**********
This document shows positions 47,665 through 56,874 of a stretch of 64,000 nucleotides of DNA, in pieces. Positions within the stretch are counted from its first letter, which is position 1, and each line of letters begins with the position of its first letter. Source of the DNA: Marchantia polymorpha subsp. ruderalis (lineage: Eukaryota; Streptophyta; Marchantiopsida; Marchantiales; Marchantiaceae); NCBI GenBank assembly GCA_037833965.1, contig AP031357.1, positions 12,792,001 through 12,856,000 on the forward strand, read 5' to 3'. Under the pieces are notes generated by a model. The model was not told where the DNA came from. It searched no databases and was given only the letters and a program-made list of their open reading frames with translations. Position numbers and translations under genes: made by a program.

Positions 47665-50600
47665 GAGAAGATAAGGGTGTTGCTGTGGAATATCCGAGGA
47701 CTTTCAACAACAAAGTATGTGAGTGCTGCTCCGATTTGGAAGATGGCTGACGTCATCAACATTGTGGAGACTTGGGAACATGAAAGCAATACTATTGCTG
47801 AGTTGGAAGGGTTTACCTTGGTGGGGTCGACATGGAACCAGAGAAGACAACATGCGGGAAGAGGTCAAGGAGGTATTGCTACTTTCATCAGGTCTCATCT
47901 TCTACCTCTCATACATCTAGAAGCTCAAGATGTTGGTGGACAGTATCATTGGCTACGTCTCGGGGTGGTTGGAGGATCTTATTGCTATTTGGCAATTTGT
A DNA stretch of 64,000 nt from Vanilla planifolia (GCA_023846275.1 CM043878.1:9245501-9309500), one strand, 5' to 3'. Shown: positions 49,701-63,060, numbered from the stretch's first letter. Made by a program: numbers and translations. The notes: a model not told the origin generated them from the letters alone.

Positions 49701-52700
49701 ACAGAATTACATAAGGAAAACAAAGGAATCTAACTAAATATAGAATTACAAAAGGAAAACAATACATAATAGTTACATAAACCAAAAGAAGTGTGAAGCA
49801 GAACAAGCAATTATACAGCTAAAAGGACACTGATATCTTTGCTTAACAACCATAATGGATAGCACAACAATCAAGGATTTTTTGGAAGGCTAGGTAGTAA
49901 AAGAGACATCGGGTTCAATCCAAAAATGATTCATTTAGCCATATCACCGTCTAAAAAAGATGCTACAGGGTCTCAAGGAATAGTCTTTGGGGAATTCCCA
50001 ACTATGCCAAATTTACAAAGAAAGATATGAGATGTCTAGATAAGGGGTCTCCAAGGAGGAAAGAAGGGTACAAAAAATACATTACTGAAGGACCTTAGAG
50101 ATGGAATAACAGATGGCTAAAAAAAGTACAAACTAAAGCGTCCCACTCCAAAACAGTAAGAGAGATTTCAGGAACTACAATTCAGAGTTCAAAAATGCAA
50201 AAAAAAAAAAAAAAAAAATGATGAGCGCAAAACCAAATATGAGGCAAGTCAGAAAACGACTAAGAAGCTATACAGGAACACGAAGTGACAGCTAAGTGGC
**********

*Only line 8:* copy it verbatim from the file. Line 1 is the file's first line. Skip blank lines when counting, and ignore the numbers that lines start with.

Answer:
Positions 49701-52700